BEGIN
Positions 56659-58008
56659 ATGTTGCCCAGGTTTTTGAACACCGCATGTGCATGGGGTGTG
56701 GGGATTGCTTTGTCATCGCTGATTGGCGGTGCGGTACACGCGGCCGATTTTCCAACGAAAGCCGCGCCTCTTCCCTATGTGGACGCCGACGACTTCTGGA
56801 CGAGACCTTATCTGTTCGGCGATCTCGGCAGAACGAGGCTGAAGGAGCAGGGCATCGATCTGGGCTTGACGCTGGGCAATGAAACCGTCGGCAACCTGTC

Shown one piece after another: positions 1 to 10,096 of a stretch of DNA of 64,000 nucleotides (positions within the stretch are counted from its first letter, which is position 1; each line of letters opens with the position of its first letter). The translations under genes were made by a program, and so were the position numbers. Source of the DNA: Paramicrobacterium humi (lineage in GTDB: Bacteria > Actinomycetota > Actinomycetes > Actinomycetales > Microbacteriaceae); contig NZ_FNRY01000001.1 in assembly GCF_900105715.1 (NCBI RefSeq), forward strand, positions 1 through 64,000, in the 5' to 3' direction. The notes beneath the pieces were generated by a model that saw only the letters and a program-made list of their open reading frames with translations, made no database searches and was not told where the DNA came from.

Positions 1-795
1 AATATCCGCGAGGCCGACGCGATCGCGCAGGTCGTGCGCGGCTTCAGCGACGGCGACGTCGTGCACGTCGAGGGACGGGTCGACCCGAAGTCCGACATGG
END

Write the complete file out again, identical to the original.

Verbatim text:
Positions 56659-58008
56659 ATGTTGCCCAGGTTTTTGAACACCGCATGTGCATGGGGTGTG
56701 GGGATTGCTTTGTCATCGCTGATTGGCGGTGCGGTACACGCGGCCGATTTTCCAACGAAAGCCGCGCCTCTTCCCTATGTGGACGCCGACGACTTCTGGA
56801 CGAGACCTTATCTGTTCGGCGATCTCGGCAGAACGAGGCTGAAGGAGCAGGGCATCGATCTGGGCTTGACGCTGGGCAATGAAACCGTCGGCAACCTGTC

Shown one piece after another: positions 1 to 10,096 of a stretch of DNA of 64,000 nucleotides (positions within the stretch are counted from its first letter, which is position 1; each line of letters opens with the position of its first letter). The translations under genes were made by a program, and so were the position numbers. Source of the DNA: Paramicrobacterium humi (lineage in GTDB: Bacteria > Actinomycetota > Actinomycetes > Actinomycetales > Microbacteriaceae); contig NZ_FNRY01000001.1 in assembly GCF_900105715.1 (NCBI RefSeq), forward strand, positions 1 through 64,000, in the 5' to 3' direction. The notes beneath the pieces were generated by a model that saw only the letters and a program-made list of their open reading frames with translations, made no database searches and was not told where the DNA came from.

Positions 1-795
1 AATATCCGCGAGGCCGACGCGATCGCGCAGGTCGTGCGCGGCTTCAGCGACGGCGACGTCGTGCACGTCGAGGGACGGGTCGACCCGAAGTCCGACATGG